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Workplace Communication: Closing the Generation Gap

Understanding generational differences can help everyone work together better.

February 17, 2011  |  by Amaury Murgado - Also by this author

Generation X (1961-1980)

This generation is economically conservative and does not rely on institutions for their security. They saw what their parents went through as they felt the pain of downsizing. They have an entrepreneurial spirit. They are often seen as disloyal as they don't trust companies and often move around. They were the first latch-key kids.

This group was the first to start having instant results (TV remotes, Internet, etc). They prefer to manage their own time and solve their own problems rather than rely on management. They seek and value information. They also value feedback and flexibility. Though this generation works hard, they have a balance and value their time off. They prefer an informal atmosphere and like their fun. This group makes up 40 percent of the current workforce.

Generation X Tips

1. They love e-mail as a primary communication tool.

2. Talk in short spurts to keep their attention.

3. Share information and keep them in the loop.

4. Dealing with them in an informal style is a key factor in success.

5. Cut to the chase and avoid unnecessary meetings.

Millennials (1981-present)

This group is the youngest by far and accounts for approximately 10 percent of the current workforce. This is the group that has grown up in a high-tech world and they know no other. This group wants more of a say as to what happens to them. They are more diverse than the last group, being exposed to more diversity either in person or through technology. This group likes to make and spend money. They are more optimistic than their parents about the future. Technology is highly valued as a tool for multitasking and often integrated into everything they do.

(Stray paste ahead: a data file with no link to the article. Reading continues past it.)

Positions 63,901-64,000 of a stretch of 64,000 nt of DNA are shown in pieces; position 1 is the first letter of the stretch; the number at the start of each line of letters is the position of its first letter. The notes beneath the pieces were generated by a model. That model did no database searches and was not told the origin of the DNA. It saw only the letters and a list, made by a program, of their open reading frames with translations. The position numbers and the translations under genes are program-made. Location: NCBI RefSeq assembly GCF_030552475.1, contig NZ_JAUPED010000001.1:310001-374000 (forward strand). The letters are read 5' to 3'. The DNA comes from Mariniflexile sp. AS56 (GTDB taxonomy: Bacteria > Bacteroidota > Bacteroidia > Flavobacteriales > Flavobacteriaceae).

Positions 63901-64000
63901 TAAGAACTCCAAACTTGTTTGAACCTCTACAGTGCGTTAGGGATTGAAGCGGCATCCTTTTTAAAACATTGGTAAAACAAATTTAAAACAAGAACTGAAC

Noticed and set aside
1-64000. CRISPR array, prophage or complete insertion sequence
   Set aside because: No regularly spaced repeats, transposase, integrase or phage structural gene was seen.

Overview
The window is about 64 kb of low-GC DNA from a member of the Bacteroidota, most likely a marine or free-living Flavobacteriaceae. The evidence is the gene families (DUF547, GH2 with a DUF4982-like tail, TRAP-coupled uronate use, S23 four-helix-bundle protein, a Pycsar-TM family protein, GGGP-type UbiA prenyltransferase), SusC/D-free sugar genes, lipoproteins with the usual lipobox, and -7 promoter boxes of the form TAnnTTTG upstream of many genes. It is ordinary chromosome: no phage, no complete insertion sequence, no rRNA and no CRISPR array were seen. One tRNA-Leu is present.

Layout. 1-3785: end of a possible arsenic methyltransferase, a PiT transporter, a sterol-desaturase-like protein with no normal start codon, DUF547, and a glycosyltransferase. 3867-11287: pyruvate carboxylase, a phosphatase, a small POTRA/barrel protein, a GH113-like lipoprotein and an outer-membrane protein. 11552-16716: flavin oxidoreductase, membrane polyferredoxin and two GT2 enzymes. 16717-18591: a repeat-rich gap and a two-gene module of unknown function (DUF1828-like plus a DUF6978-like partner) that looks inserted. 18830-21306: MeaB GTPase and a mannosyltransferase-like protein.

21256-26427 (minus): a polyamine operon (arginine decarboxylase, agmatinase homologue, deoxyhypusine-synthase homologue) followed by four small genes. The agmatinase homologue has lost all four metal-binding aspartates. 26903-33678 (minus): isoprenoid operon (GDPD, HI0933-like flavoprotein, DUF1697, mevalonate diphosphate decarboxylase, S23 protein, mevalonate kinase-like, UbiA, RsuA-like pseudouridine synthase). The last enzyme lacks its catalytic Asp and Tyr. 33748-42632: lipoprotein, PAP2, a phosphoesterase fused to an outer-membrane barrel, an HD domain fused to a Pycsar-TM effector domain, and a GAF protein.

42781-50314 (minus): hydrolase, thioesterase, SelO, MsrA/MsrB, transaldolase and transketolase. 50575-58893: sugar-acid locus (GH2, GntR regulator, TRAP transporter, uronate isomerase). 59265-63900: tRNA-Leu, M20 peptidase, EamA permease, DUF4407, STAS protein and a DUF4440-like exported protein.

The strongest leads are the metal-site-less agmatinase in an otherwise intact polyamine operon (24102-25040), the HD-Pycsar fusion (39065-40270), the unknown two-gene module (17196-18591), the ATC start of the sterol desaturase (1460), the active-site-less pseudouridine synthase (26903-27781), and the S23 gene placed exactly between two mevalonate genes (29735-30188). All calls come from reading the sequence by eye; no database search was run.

Millennial Tips

1. Challenge them whenever you can.

2. Do not talk down to them.

3. They also prefer e-mail communication.

4. Give them regular feedback.

5. Use humor and don't take yourself too seriously

Closing Thoughts

With regard to my earlier example, my platoon went on to be one of the best platoons in the agency, even though the average experience level was only two years. There weren't any magic bullets and I had no clue as to the intricacies of the generational divide (being former military, I never gave it much thought).

I did try two things, however, that may help you in a similar circumstance. I tried to explain more in detail why we were doing things the way we were and I kept stressing that we had to meet our objectives. I did try to create more buy-in and avoided "just do it" situations whenever possible.

In the end though, and to be perfectly honest, I just pulled rank. Nothing seemed to work (I don't do warm and fluffy very well) so I told them that when they made lieutenant they could run their platoon as they saw fit. But since this was my platoon, we would continue to use my framework.

It also helped that I periodically took away their in-car computers for short periods of time and showed them their technology was a privilege, a tool, and not the end all. Amazing things started happening when they walked in the land of the dinosaur. They paid much more attention at briefing, they got out of their cars more often, and there weren't as many jokes about when I patrolled in sandals.

Apparently, being older gives you a sense of wisdom that helps you intuitively overcome problems. Or maybe, rank does have its privileges... LOL. LOL? See, even we dinosaurs can learn new tricks.

Amaury Murgado is a special operations lieutenant with the Osceola County (Fla.) Sheriff's Office. He is a retired Master Sergeant from the Army Reserve, has 23 years of law enforcement experience, and has been involved with martial arts for 37 years.

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